GOD IN THE WEEDS — The Associated Press: "Religious beliefs involving the use of pesticides are part of a dispute over noxious weeds on a 2,000-acre organic farm in Oregon that has attracted the attention of organic food supporters. Sherman County may order the owners of Azure Farms, near Moro, to spray to control the weeds if the farm doesn't come up with a weed management plan by next week. The county said in a letter it also might do the spraying itself then bill the farm owned by Ecclesia of Sinai. The farm, which is operated by a major supplier of organic products called Azure Standard, would lose its organic certification if herbicides are applied... The company has also cited religious beliefs for refusing to spray, including a biblical passage stating that the land should not be defiled." Read more here.

SEE YOU LATER ... CROCODILE — The Miami Herald's Jenny Staletovich: "More than 14 years after it mysteriously appeared in the remote islands of the Dry Tortugas National Park, a solitary crocodile dubbed the loneliest in the world is gone." Read more here.

MERKEL: GERMANY WON'T MEET EV TARGET — Bloomberg New Energy Finance: "German Chancellor Angela Merkel acknowledged that a plan to have 1 million electric cars on the country's roads by 2020 won't work out, even as the automakers that make up the nation's biggest manufacturing sector prepare a slew of emissions-free models." Read more here.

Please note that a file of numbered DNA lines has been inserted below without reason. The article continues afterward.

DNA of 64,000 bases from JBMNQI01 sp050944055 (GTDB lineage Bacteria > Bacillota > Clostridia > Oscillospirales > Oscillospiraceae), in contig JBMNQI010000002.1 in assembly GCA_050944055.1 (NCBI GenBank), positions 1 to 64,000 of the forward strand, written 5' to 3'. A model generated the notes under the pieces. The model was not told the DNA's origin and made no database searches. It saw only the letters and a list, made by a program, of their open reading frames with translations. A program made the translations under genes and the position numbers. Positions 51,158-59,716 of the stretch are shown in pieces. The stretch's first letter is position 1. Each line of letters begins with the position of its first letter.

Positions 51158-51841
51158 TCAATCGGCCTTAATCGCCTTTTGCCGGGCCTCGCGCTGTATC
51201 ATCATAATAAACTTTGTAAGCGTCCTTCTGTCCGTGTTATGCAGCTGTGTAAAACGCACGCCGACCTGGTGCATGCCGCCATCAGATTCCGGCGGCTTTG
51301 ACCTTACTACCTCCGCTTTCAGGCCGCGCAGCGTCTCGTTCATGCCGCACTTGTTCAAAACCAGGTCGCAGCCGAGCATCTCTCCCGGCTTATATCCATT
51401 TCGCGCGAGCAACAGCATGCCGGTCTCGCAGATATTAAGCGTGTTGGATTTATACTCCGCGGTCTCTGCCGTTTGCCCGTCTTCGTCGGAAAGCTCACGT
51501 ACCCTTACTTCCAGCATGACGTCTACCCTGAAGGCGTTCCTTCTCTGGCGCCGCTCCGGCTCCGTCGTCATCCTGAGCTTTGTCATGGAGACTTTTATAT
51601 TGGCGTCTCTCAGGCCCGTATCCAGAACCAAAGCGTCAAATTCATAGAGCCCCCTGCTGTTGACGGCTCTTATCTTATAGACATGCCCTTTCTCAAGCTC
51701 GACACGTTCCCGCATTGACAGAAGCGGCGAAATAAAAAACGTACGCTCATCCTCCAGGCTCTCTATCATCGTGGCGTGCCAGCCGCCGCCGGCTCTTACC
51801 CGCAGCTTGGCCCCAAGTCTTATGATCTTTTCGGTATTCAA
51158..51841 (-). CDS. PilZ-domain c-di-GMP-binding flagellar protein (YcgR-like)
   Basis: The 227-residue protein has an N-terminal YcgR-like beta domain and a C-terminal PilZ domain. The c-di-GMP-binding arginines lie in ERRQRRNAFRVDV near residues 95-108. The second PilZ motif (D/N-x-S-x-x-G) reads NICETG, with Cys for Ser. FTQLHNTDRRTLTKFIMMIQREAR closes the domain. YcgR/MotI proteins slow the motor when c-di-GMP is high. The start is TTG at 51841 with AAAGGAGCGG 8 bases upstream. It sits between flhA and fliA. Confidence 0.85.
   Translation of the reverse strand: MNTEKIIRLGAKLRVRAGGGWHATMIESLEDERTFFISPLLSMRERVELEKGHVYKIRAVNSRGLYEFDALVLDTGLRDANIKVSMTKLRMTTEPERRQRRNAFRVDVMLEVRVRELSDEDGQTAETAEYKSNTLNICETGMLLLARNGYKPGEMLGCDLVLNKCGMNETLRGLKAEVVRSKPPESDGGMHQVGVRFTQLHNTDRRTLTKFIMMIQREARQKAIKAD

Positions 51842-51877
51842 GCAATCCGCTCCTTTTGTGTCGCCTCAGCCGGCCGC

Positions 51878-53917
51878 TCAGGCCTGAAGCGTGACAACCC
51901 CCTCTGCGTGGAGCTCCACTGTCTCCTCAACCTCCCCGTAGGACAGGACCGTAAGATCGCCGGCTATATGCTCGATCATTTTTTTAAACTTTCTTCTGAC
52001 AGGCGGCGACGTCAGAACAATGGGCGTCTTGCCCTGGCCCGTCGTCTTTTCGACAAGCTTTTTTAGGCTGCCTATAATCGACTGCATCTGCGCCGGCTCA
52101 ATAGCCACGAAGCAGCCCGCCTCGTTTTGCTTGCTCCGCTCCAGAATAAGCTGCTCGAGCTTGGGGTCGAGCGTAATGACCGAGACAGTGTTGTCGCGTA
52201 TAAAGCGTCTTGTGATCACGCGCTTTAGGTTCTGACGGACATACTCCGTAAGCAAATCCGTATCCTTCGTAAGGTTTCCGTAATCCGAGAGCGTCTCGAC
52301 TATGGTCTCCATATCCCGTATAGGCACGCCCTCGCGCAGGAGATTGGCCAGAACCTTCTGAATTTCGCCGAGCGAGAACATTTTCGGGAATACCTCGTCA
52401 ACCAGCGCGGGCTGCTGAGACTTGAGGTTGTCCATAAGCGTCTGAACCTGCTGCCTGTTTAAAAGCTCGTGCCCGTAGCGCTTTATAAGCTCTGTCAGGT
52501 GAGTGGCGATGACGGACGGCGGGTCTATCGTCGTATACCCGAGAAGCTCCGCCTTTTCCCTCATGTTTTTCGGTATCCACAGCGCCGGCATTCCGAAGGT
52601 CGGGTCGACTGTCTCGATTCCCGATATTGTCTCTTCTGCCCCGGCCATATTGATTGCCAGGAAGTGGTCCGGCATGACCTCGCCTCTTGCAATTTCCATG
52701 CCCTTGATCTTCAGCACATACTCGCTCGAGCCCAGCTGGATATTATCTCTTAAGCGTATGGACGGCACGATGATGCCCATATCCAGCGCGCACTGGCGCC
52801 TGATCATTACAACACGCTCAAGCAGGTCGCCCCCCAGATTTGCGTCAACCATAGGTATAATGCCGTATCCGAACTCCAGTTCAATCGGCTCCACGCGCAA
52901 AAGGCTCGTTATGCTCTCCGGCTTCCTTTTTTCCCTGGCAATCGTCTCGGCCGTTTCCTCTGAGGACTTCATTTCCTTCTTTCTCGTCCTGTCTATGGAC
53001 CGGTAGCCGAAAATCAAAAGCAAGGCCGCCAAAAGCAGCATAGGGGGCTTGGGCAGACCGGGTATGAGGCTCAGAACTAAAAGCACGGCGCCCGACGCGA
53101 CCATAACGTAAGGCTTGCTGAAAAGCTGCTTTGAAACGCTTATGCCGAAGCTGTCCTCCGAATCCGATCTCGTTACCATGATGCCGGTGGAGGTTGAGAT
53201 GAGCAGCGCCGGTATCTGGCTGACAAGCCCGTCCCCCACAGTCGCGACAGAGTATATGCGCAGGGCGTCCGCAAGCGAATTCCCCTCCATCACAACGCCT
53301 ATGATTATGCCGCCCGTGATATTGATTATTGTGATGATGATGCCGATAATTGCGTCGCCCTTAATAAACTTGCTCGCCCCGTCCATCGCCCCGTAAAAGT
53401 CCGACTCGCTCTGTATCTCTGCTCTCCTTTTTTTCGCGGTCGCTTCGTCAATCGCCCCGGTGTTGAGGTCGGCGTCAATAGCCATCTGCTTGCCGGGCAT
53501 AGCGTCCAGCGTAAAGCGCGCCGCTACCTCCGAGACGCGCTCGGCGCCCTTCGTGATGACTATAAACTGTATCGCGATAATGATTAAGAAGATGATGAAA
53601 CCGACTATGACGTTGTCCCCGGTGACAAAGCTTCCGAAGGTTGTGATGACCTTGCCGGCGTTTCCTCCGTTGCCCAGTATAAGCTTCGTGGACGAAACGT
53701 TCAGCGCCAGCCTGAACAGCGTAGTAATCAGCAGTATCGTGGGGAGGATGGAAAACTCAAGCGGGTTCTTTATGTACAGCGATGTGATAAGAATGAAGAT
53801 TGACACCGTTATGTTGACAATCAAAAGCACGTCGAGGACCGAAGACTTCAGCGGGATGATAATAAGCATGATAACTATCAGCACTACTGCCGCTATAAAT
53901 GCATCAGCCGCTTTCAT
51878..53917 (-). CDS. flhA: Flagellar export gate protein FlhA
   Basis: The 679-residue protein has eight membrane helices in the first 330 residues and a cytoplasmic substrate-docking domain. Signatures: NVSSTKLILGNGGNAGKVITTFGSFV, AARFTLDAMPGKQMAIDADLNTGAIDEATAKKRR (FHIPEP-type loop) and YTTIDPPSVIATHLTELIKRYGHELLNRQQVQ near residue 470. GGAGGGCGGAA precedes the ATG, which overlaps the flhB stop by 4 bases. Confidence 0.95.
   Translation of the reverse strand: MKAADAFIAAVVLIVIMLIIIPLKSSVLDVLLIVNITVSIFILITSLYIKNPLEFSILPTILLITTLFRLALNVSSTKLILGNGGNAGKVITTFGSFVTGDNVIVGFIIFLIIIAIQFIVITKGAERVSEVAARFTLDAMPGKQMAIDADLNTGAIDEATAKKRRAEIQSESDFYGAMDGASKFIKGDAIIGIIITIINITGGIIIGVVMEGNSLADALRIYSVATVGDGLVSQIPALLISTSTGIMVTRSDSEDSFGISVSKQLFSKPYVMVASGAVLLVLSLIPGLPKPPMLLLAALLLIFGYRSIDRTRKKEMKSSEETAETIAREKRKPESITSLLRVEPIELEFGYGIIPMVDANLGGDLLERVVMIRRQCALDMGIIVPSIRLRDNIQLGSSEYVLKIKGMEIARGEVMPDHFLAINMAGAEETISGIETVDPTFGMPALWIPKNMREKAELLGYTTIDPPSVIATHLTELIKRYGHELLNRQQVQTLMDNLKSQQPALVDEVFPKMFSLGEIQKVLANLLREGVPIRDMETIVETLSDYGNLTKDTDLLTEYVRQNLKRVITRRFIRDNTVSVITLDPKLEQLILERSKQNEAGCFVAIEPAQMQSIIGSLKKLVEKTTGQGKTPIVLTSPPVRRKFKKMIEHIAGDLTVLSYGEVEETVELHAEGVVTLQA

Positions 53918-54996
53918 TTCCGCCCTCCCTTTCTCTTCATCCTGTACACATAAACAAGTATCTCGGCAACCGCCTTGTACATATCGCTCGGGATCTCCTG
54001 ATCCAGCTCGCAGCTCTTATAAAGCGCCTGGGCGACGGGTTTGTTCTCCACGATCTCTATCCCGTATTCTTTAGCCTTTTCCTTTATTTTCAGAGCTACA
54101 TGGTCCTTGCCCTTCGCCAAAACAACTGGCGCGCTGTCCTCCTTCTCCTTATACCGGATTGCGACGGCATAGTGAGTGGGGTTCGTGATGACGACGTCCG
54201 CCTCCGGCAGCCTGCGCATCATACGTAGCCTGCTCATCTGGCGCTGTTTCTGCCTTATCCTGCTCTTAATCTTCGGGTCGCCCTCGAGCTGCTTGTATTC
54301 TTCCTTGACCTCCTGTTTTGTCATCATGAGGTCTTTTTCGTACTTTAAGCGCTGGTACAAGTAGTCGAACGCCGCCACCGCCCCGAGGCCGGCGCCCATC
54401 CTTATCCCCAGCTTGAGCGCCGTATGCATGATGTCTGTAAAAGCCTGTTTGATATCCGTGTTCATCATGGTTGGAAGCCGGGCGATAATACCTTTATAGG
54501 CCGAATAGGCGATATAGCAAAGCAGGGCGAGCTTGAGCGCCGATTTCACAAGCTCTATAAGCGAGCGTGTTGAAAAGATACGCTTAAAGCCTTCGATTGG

SOUTH KOREA'S NEW PRESIDENT IS SHUTTING DOWN COAL — Quartz's Akshat Rathi: "The South Korean capital, Seoul, is among the world's most polluted cities, so it's no surprise that air pollution was one of the key campaign issues for the newly elected president, Moon Jae-in. That's why, on his fifth day in power, Moon has announced that the country will temporarily shutter 10 coal power plants now and will shut them down completely within his five-year term. The move should bring respite from the choking air pollution, but it raises questions about South Korea's energy security." Read more here.

SCOTTISH JUDGES RULE FOR WIND IN BIRD FIGHT — Bloomberg New Energy Finance: "Scottish judges paved the way for as much as [$13 billion] to be invested in offshore wind power by overturning a ruling that said projects may kill too many birds." Read more here.

FUTURES

— Oil slumped after new data showed an increase in stockpiles, Bloomberg reports.

** A message from Upstate Energy Jobs: New York's dedication to critical energy sources such as nuclear energy provides 25,000 New Yorkers with employment and contributes $3 billion to our state's economy. It also puts our state at the center of the movement for carbon-free power. Currently, our states' nuclear energy facilities keep more than 16 million tons of carbon-dioxide out of our air, and in 12 years the total will reach 180 million. Groundbreaking policies like the Clean Energy Standard (CES) are dedicated to utilizing this incredible energy source to allow us to reach the State Energy Plan goal of 40 percent carbon-free energy generation by 2030, while also providing quality jobs in our state - for less than $2 a month. This benefits all New Yorkers. Supporting policies like the CES means building a bright future for New York State's economy, energy demands, environment, and communities. Learn more at upstateenergyjobs.com. **